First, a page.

A rare scatological mosaic elevated to the highest levels of artistic expression. Can Xue is my favorite contender for the Nobel Prize.
Rising out of humble beginnings in China to become in the space of a decade, a force to be reckoned with in world literature. A titan of disjointed, haunting, sloppy elegance. A feverish, hyperactive geezer with a child’s imagination. She has published some 50 novellas, a few dozen stories and about 9 novels so far. They all partake of the same excruciatingly visceral style. The critics love comparing it to this or that author, like Kafka and Bruno Schulz and Cortazar and others, but she is entirely in her own league in my opinion.
Yellow Mud Street, the first novella in the collection, is a revolting, beautiful, contradictory summation of life in the ditch. A recounting of a fabulous town sinking into a pit of its own excrement. The bats and the centipedes, and the people and pigs, all leaking and spewing into each other, the roofs collapsing, and the hungry, sad animals beneath them called human beings, crumbling and festering in their own resentful sties. Can Xue conjures a continual excrescence of polyp-sprouting images. The characters and lunatics she peoples this scourged landscape with are hideous, Goya-esque renditions of nightmare beings, hovering between life and death and love and salvation.
So why is Can Xue doing all this? Why does she fly in the face of convention and challenge the notion of enjoyable reading and the status quo? Each moment, each gory detail, each unimaginable horror taking place is the even-toned, straight-faced, loving joke of an activist. She uses our fears and aggravations to build a castle of images, colors and flavors. Whether the Chinese government reads it or American students or Argentine professors, there is something to be gained from her intense vision. You can draw parallels to the questionable bureaucracies that spawned the human suffering she depicts in exaggerated detail. Beneath the hyperbole lie wounds of truth and blisters of history. You can find in the hairy horrors and pus-dripping walls, the squealing prostitutes and puddles bubbling with frogs, a cause and a purpose. She sees human beings as dependent creatures. Communities, when built upon mud, can only foster mud creatures. Yet in death and decay there is often found a germ of life and a sick kind of natural beauty. Can Xue excoriates our taste, and abrades our minds. She is the loving dictator of the lost hells of impoverished villages, where patches of our worst habits lurked and corrupted our ancestors.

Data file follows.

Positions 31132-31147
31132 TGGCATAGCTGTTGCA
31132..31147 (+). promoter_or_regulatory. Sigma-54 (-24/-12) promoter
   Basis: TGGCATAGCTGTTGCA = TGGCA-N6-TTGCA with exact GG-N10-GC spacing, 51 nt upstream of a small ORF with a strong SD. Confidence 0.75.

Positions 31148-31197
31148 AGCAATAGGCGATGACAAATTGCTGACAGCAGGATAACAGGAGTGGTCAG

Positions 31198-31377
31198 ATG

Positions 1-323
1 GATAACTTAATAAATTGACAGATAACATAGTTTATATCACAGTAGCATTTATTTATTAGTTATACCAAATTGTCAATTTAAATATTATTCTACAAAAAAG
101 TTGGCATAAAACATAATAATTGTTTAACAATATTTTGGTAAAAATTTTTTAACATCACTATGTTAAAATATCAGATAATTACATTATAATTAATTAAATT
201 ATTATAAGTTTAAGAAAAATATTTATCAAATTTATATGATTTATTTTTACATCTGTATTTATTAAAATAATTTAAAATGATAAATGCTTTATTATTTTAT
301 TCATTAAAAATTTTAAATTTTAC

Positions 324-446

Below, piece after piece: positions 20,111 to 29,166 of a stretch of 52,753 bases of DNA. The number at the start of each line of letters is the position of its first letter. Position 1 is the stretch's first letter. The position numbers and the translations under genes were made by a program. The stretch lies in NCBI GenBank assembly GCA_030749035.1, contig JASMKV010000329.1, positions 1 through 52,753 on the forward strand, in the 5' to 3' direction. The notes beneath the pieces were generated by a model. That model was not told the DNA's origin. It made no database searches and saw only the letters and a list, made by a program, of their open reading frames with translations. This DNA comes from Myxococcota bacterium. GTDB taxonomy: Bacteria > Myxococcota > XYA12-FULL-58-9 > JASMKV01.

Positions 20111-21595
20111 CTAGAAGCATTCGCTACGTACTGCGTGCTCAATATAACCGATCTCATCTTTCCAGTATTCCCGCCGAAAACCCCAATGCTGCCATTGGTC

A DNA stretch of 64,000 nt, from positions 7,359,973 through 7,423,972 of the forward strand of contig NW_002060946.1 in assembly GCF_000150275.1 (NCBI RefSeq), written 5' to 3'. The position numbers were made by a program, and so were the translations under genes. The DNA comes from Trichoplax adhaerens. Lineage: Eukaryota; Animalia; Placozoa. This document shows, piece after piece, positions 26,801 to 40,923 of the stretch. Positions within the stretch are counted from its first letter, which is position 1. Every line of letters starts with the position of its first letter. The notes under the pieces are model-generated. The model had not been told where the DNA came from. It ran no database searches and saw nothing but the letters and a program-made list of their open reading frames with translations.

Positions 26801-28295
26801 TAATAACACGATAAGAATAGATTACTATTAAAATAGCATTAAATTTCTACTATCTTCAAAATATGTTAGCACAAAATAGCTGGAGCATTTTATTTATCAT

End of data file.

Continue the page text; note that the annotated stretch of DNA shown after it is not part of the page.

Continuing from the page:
Old Floating Cloud, the second novella, is a subtler, pointillist display of her powers. She weaves a tapestry of symbols to convey brilliant satires and memorable dreams. Plot and character development are not her main concern. The roles of family and community, the emotion and trauma we compile in our daily, animalistic existences, are her bread and butter. We are walking contradictions, all of us, and what we love, often destroys us. Our adornments are all sequins, and our blemishes are our defining characteristics. While this story is far more readable, far easier to digest, it is not as powerful as Yellow Mud Street. The sheer accumulation of her images, and the Jenga tower of her atmospheric malaise are impressive to a startling degree. Even more than her other short story collections, these two exemplar works are enough to prove to anyone that she is not afraid to expose and explode our literary refinements and the sealed bags of cultural baggage we all lug upon our shoulders like severed heads.
Can Xue may be overlooked by some now, but in the future, I think, her great artistry will continue to grow in influence.